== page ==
She has said that the under-15 dependent population of São Paulo reached its peak in 2015, so "we are in the middle of the demographic dividend. It is time to observe what society needs to do to benefit from it." Having reached the universalization of education, "it is necessary to improve its quality and the moment is important for society to look at it to prepare for the future."

Asked by Giorguli if poor fertility in the state of São Paulo is a problem or an opportunity, Waldvogel replied that "it is positive if it is used to reduce the problems, because it reduces pressures, especially in early childhood education, besides being able to solve problems as even though infant mortality is low, there are still many neonatal deaths."

Waldvogel has asked Giorguli about the fact that the Mexican population still has not reduced population growth and the fertility rate is still not so low. Giorguli has explained that the current fertility rate is 2.2 and that "there are problems that come from the past," with inequalities between rural and urban rates, and between indigenous and non-indigenous, as well as teenage pregnancy, which has increased over the last seven years.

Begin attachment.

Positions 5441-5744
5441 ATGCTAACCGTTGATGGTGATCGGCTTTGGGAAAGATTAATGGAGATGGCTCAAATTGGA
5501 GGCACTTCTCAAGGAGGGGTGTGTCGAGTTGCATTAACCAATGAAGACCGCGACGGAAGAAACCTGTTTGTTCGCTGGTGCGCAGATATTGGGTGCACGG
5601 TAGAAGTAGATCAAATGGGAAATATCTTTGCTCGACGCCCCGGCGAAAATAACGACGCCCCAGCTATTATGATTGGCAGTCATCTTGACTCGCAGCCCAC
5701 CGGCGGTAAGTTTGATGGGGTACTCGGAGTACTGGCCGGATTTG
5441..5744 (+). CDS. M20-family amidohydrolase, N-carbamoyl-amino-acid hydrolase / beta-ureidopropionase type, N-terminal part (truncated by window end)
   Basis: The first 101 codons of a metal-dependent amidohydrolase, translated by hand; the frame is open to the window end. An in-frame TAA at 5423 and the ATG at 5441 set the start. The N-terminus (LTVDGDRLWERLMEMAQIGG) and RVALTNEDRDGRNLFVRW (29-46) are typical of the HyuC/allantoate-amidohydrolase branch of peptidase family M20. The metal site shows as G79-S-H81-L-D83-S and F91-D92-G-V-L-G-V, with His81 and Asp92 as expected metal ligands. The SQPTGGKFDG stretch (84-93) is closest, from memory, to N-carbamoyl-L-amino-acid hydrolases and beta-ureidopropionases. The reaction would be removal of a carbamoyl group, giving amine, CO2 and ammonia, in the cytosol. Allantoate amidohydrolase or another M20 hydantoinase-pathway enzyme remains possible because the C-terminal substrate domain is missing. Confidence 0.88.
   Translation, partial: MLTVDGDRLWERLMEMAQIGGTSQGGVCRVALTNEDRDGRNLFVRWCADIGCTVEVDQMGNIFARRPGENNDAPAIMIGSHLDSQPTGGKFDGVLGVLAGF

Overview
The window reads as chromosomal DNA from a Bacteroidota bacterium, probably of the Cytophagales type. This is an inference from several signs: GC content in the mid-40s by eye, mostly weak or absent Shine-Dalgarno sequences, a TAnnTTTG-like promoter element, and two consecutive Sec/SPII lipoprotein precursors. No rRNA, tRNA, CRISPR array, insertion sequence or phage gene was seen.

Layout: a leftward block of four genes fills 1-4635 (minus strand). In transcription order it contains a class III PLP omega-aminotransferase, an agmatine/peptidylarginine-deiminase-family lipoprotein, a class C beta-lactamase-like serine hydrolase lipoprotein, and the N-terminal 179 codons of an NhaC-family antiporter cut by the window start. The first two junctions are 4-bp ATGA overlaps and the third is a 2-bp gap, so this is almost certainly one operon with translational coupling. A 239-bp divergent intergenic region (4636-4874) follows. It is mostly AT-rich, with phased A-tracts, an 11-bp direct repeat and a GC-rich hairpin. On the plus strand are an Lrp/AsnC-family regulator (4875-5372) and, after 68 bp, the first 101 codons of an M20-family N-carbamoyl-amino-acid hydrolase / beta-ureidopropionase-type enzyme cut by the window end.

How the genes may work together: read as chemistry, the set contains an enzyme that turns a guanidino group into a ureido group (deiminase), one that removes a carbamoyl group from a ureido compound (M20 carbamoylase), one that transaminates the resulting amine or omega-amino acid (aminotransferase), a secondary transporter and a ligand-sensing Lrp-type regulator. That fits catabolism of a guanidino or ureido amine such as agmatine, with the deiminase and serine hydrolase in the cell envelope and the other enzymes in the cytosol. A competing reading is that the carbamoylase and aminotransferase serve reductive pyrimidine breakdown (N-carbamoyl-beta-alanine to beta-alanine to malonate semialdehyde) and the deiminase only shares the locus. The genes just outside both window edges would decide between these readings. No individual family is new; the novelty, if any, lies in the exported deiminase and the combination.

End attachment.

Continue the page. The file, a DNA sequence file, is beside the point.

Retirement and health

Based on a study on the demographic dividend in Latin America published by the World Bank two years ago, Canuto has addressed the fiscal implications of demographic changes in the region. The process of rapid aging of the population of Latin American countries exerts two pressures in the fiscal sphere according to him: the growth of the expenses with the health system and the cost of the pensions of the public sector.